How it happened: I was working with my guru Raghu master then. I had done a lot of K. Balachander’s films under Raghu master and was also working with Thara master in Telugu films. It so happened that she couldn’t do the Telugu film Manmadha Samrajulu and asked me to choreograph a song for it. The director-producer liked my work and I got to do the entire film. As for Tamil cinema, Karate champ Hussaini, S. Janaki’s son Murali and artiste Ramki were students of mine in Raghu master’s class. Through them I got introduced to Robert Rajashekar and did Chinna Poove Mella Pesu and then there was no looking back.
How it felt: I never thought I would make it as a dance master as it is very difficult for a woman to succeed in this field. But once I tasted success, I was seized with a desire to work in other regional language films. I came up the hard way. If I had no shoot, I would be either taking classes or generating ideas. I had no home or car of my own, but just supreme confidence in my abilities. Patience paid off.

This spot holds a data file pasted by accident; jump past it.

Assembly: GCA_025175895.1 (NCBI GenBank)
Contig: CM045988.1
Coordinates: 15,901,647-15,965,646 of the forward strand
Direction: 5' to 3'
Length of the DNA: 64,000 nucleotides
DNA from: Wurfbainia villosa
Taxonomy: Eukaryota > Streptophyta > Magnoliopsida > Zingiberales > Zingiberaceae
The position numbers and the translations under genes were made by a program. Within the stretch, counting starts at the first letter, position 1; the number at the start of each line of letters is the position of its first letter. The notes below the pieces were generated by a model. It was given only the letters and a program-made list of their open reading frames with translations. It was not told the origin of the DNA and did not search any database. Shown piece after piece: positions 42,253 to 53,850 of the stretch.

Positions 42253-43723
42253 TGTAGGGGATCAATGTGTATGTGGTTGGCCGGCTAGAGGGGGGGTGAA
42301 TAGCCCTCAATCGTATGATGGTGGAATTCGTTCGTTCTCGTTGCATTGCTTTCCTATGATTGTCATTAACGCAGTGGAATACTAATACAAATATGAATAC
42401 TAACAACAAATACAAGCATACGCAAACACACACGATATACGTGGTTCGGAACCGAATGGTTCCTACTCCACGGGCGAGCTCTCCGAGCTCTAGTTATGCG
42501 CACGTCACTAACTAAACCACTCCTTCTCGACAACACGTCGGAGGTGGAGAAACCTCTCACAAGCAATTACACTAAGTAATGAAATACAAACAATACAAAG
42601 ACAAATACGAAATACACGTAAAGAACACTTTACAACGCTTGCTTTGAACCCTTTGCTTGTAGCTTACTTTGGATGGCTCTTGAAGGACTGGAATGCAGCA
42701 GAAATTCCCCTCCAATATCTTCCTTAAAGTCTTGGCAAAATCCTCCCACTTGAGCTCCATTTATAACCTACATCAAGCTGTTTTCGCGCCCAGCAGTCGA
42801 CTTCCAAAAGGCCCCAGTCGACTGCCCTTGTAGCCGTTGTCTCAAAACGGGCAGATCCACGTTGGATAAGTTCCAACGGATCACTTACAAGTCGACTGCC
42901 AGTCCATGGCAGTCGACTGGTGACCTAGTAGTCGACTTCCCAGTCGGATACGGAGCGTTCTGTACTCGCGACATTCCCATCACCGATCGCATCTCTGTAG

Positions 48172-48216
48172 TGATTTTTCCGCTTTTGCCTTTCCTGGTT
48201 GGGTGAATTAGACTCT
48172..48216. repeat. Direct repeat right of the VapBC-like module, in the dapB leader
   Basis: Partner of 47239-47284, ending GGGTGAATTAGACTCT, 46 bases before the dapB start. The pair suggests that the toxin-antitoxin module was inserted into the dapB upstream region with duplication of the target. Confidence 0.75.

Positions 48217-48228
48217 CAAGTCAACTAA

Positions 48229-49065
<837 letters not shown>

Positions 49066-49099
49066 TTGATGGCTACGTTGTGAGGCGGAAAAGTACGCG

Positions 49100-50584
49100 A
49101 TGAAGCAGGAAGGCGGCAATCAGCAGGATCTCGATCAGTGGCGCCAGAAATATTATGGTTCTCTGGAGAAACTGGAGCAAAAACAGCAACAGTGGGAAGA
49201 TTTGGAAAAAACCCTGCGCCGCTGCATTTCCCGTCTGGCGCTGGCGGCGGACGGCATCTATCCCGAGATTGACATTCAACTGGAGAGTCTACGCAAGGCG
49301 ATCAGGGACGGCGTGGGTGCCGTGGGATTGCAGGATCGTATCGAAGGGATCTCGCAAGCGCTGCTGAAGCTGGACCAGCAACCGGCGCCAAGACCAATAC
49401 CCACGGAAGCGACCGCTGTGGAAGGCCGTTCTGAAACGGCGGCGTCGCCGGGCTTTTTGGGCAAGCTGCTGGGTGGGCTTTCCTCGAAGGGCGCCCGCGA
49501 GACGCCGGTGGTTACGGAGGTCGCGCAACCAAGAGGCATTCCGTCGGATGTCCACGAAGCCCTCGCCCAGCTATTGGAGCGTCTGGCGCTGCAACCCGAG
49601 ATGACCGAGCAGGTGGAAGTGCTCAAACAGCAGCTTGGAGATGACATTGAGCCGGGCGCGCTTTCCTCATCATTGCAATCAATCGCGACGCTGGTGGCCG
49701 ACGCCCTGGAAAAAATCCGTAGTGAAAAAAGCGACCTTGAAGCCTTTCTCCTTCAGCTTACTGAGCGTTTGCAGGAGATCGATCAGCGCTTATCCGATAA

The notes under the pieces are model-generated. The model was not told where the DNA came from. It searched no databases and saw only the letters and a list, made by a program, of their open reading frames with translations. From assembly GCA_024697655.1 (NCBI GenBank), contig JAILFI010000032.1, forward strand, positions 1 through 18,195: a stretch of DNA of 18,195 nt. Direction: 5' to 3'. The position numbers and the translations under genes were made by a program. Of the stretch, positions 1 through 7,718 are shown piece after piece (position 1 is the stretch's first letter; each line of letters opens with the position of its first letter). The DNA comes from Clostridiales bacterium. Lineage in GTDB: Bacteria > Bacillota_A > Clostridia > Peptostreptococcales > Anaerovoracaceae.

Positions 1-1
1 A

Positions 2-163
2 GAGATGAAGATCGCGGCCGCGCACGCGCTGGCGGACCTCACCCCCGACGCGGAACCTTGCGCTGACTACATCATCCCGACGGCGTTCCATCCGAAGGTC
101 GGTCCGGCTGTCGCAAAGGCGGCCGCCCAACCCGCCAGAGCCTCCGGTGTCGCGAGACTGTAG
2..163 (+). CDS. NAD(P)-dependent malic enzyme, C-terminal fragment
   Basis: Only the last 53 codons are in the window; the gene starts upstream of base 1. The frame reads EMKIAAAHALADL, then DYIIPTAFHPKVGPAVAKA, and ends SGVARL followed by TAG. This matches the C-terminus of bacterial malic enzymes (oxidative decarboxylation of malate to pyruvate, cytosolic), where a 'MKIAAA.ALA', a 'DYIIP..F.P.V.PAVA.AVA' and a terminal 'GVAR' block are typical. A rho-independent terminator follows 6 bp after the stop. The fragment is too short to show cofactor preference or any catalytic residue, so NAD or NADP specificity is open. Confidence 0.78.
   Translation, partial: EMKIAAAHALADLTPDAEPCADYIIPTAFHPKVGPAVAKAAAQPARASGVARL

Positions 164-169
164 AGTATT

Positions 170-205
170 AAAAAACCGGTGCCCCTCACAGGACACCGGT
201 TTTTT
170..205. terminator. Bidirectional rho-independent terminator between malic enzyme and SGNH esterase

How life changed: I had to make a lot of sacrifices. I was never at home for Diwali or New Year, as I used to shuttle between locations – Hyderabad in the morning, Chennai in the evening. Even for my sister’s wedding, I boarded the bus just hours before the event. I was the first to do a cinematic dance show and another with 700 police personnel. My father, who was proud of me, died a happy man. Now after marriage and the arrival of my son Vidhyuth, who’s now eight months old, I am enjoying life.